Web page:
As reported yesterday, the six month suspension imposed on Kelvin Gastelum by the New York State Athletic Commission has been lifted, allowing The Ultimate Fighter season 17 winner to compete against Tim Kennedy at next month’s UFC 206 in Toronto.

The suspension was levied against Gastelum for failing to appear at the UFC 205 weigh-ins earlier this month where he was scheduled to face Donald Cerrone in New York, after the fighter admitted that he would not be able to make the contracted weight limit of 171-pounds.

Given that this was the latest in a long list of occasions where Gastelum missed weight (or in this case, didn’t attempt to make weight), the UFC mandated a move up to the middleweight division where he will now face Tim Kennedy — himself a fighter whose UFC 205 bout with Rashad Evans fell off the card on the eleventh hour.

However, Gastelum agreed to pay a fine to bypass the suspension which frees him up to compete on the December 10th card. Speaking to FOX Sports, representatives of the New York State Athletic Commission confirmed that Gastelum is now licensed to compete next month in Canada.

“The disciplinary action against Kelvin Gastelum has been settled prior to hearing for the payment of a $2,000 fine.  The matter is now closed”, the commission said in a statement.

Gastelum has had a long history with missing weight in his tenure with the UFC. Though he won the 17th season of The Ultimate Fighter at middleweight, Gastelum immediately signaled his intentions to drop down to the 170-pound division, citing a strength and size disadvantage he felt in the finale against Uriah Hall — a fight Gastleum won by split decision.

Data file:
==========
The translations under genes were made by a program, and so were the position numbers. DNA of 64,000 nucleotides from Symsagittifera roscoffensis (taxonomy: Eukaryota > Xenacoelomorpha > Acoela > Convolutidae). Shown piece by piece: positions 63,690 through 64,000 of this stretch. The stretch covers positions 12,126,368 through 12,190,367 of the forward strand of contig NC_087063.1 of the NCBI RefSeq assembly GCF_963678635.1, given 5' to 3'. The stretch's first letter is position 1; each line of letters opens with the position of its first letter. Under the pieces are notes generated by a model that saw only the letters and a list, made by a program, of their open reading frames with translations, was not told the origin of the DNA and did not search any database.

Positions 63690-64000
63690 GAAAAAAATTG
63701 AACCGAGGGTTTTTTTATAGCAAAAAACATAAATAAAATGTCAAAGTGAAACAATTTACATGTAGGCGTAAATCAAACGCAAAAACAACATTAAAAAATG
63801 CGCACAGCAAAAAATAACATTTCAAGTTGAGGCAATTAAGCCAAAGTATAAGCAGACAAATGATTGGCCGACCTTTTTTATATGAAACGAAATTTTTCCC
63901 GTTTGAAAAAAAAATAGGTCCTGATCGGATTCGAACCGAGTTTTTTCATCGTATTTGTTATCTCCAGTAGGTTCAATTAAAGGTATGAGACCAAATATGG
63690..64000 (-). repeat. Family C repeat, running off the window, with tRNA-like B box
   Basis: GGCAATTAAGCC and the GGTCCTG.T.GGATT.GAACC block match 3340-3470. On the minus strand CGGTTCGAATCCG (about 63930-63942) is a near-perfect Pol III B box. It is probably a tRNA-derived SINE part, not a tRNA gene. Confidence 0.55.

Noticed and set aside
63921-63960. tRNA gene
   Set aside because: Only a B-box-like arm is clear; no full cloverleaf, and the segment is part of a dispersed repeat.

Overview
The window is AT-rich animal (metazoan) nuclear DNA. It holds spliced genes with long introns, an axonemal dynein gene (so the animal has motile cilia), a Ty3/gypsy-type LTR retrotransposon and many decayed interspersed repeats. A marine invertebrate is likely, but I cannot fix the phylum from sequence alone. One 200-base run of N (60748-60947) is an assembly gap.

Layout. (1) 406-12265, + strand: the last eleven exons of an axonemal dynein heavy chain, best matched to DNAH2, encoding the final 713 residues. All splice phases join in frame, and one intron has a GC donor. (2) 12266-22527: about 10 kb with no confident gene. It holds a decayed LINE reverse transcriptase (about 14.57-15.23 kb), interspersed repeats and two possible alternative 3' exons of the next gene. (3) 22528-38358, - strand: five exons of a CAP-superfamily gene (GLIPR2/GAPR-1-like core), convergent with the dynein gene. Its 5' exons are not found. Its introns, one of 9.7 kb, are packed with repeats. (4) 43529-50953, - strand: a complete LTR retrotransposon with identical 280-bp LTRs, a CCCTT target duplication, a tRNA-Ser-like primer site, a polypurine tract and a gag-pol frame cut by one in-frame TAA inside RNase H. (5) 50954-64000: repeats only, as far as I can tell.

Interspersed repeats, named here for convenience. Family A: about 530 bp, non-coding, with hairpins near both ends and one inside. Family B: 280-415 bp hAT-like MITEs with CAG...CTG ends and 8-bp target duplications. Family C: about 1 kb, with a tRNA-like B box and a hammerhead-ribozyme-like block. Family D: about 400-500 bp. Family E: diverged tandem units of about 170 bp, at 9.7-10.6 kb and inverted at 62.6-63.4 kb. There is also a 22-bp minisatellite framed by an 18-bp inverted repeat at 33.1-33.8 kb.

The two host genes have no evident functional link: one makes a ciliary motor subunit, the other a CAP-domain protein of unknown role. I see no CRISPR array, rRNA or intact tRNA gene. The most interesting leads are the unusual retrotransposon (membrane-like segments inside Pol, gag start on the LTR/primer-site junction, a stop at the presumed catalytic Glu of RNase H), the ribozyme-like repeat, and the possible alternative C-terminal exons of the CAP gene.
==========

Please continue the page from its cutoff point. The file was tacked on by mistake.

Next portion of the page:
However, Gastelum’s time spent at welterweight was a mixed bag of success and failure. He earned high profile victories over the likes of Johny Hendricks, Rick Story and Jake Ellenberger but missed weight in bouts against Nico Musoke and Tyron Woodley (by a mammoth 10 pounds), drawing the considerable ire of UFC president Dana White.

Gastelum is one of those unfortunate fighters whose ideal fighting weight likely lies somewhere in between the welterweight and middleweight divisions. Mixed martial arts, with its much broader weight limits when compared to boxing, doesn’t allow its fighters very much room to manoeuvre when it comes to fighting weights and it is athletes like Gastelum who appear to be stuck in between two separate divisions.

Nonetheless, if a fight contract is signed for a particular weight limit then that agreed stipulation must be adhered to and Gastelum’s repeated inability to weigh in as a welterweight means that middleweight is his new home for the foreseeable future — and that means that he will be faced with naturally bigger opponents from this point forward.

It remains to be seen if Gastelum will be able to parlay his success at welterweight into the division above it but his December 10th bout with Tim Kennedy will give provide us with some considerable evidence.

The UFC, its fans and Gastelum alike will hope that his weight issues are now behind him. You get the sense that his future in the UFC relies upon it.

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